09.24.2012 - 11.25.2012 22 °C
Today is November 20th, (2012) and I am getting ready to leave China. When I arrived here, in Kunming, nearly two months ago, I had big plans to run around the country visiting all the cool places I have heard about. I even sent out a group email to just about everyone I have an email address for, letting them know that I would soon be going to diverse and exotic destinations like Dali, then Lijiang, Tiger Leaping Gorge, Shangri La, Tibet, and Beijing, with time for some other places I hadn’t mentioned, like Shanghai, and Xi’an. I reinforced the expectations I had built up for myself by telling the story of how awesome my journey would be to all my friends. Two months later, and I am still in Kunming, with no regrets.
At first it wasn’t like this. From the get-go, I wrote up a 60-day calendar with precise dates to be moving on to the next city or town. I expected to be in Kunming for just one week before leaving for Dali; and though I always give myself some leniency with such plans, I started to feel anxious that I was fooling myself into wasting time, after a week and a half had passed and I still hadn’t bought a bus ticket out of here. I felt it would be very easy to fall behind and not live up to the expectations of my dreams if I didn’t get a move on it soon. And if there was one thing that I want to make sure that I do a great job on, it is living up to my dreams! After all, it is a rare privilege that I have set myself up for, to be able to travel around the world solo for a year, and the last thing I want to do is to squander the precious moments of this dream by not taking opportunities when I have them. They most likely won’t come again in this lifetime – at least, not in the fashion a free-floating solo-traveler would encounter. At 36 years old, it is about time to get serious about building a career and a foundation for a future family. A sense of urgency is built into the mechanics of this trip.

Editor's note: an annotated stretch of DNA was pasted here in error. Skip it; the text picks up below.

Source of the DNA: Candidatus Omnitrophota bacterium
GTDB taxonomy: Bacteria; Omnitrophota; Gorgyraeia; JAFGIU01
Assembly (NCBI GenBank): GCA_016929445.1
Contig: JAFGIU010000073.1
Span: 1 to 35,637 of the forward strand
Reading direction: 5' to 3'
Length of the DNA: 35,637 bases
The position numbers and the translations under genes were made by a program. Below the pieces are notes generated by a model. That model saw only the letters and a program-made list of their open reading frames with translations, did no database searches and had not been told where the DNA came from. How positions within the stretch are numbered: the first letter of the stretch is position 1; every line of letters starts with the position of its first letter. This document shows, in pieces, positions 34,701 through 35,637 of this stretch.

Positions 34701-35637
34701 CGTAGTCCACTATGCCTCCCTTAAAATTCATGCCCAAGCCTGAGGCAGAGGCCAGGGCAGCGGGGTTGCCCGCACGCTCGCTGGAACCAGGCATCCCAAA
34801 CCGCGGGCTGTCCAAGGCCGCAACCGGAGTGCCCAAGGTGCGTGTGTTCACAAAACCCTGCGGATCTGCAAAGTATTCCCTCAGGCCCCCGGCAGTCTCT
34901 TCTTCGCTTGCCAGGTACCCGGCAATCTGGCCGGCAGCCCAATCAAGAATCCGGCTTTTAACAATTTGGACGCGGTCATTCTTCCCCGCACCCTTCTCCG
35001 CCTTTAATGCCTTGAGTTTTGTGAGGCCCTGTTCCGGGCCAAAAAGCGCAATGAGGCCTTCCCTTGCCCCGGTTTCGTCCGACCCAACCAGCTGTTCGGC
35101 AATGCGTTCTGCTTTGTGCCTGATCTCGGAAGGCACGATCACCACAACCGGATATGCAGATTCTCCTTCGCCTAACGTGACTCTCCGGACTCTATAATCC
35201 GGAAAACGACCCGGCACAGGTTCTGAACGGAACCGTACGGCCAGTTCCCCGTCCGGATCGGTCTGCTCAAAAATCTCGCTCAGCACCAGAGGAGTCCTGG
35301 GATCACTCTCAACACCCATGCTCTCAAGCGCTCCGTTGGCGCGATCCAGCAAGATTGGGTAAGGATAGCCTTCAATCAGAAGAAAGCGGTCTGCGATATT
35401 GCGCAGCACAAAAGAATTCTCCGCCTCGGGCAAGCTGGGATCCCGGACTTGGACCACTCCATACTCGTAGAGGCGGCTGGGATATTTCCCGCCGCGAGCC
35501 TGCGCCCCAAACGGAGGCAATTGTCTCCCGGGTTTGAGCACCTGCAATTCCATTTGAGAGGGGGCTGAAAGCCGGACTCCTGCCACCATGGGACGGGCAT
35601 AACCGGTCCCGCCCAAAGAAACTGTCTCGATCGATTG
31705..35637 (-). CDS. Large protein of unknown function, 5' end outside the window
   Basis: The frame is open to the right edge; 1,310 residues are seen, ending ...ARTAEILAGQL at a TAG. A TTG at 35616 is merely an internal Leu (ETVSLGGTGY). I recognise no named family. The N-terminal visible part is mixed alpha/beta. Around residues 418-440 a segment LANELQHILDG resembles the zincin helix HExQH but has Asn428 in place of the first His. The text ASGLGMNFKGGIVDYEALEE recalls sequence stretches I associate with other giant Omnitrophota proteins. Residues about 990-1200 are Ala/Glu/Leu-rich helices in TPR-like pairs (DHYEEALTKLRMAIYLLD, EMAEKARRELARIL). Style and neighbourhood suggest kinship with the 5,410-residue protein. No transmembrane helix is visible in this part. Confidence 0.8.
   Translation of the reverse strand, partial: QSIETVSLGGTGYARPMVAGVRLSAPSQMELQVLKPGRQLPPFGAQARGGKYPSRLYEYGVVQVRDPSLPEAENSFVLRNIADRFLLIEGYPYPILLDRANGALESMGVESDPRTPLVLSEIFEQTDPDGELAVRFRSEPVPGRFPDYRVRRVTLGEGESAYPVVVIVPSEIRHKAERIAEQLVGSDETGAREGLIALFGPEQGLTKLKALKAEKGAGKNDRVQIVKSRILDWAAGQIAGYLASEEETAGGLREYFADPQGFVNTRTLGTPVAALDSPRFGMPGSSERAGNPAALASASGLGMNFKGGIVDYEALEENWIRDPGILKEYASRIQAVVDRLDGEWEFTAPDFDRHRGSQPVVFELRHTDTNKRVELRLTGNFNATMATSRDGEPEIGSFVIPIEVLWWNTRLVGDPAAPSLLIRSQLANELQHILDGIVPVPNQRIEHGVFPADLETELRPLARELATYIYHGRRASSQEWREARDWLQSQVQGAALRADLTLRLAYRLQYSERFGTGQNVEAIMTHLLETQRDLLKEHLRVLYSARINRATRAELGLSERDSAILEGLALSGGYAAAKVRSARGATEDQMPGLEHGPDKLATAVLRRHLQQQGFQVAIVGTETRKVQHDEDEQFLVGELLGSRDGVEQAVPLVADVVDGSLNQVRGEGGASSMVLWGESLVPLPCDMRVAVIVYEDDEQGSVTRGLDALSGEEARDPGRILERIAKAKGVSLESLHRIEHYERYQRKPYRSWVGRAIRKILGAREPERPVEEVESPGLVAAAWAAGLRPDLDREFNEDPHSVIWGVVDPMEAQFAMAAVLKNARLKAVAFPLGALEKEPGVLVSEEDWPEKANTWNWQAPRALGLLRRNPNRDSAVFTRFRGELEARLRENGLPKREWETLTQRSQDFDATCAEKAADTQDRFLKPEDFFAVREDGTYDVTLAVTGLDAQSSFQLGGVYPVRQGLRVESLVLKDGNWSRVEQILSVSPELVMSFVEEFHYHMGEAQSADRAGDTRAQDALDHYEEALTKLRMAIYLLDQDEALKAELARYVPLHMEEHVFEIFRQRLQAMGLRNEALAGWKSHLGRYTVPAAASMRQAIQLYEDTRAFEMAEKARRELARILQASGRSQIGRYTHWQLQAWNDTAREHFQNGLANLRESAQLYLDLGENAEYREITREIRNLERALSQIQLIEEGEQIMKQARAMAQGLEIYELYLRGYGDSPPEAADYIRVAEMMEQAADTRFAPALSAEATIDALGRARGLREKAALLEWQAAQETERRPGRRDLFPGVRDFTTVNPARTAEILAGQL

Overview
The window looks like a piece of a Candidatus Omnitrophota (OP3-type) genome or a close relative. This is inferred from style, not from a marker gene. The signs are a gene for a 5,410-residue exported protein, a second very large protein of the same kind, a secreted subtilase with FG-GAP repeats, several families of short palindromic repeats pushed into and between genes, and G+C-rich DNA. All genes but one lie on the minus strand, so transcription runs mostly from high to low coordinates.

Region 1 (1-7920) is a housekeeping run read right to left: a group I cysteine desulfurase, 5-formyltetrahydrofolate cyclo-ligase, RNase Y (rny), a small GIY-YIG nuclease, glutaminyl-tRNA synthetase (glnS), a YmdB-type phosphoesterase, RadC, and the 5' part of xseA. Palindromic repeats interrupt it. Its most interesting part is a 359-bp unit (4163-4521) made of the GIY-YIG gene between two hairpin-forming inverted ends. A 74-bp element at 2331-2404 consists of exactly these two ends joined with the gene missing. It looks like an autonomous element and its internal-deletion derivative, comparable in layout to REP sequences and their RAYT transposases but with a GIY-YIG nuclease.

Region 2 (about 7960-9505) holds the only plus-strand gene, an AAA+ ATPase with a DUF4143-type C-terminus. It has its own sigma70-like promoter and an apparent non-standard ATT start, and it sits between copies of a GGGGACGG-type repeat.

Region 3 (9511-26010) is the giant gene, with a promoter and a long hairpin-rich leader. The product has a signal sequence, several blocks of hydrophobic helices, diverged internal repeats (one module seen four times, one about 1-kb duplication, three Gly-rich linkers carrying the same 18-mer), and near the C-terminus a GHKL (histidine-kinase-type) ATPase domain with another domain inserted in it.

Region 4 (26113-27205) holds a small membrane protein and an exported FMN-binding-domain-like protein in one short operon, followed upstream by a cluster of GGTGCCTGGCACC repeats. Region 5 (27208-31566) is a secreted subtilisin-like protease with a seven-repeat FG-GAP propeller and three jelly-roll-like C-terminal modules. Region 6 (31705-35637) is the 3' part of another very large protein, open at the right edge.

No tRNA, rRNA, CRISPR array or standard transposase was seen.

But as I ticked the days off the calendar, slowly crossing off the week allotted for Dali, then Lijiang and Tiger Leaping Gorge, the one thing that wasn’t truly coming to life was that sense of urgency. I felt I should feel urgent, but it just wasn’t there. My days were spent in writing, deepening my observations about life, and also in walking randomly through Kunming as if following one new spoke of a wheel each day. No single spoke revealed anything all that tremendously different from the rest; not like if I had gone from town to town across the country and had seen an evolution of architecture and food and culture and landscape and people. But what I did see instead, in more clear detail, was the smaller differences from one side of the city to the other. I tasted the same food at different restaurants and gained an appreciation for who served up the best dumplings or chow mien. I slowly came to recognize, and enjoy, the subtle changes in the way Kunming breathes from day to day, from hour to hour, and from minute to minute. I found some hidden gems or moments that no guidebook could offer. I felt more deeply, the life and pulse of the city in ways that I could never have encountered if I had just breezed through from one touristy highlight to the next.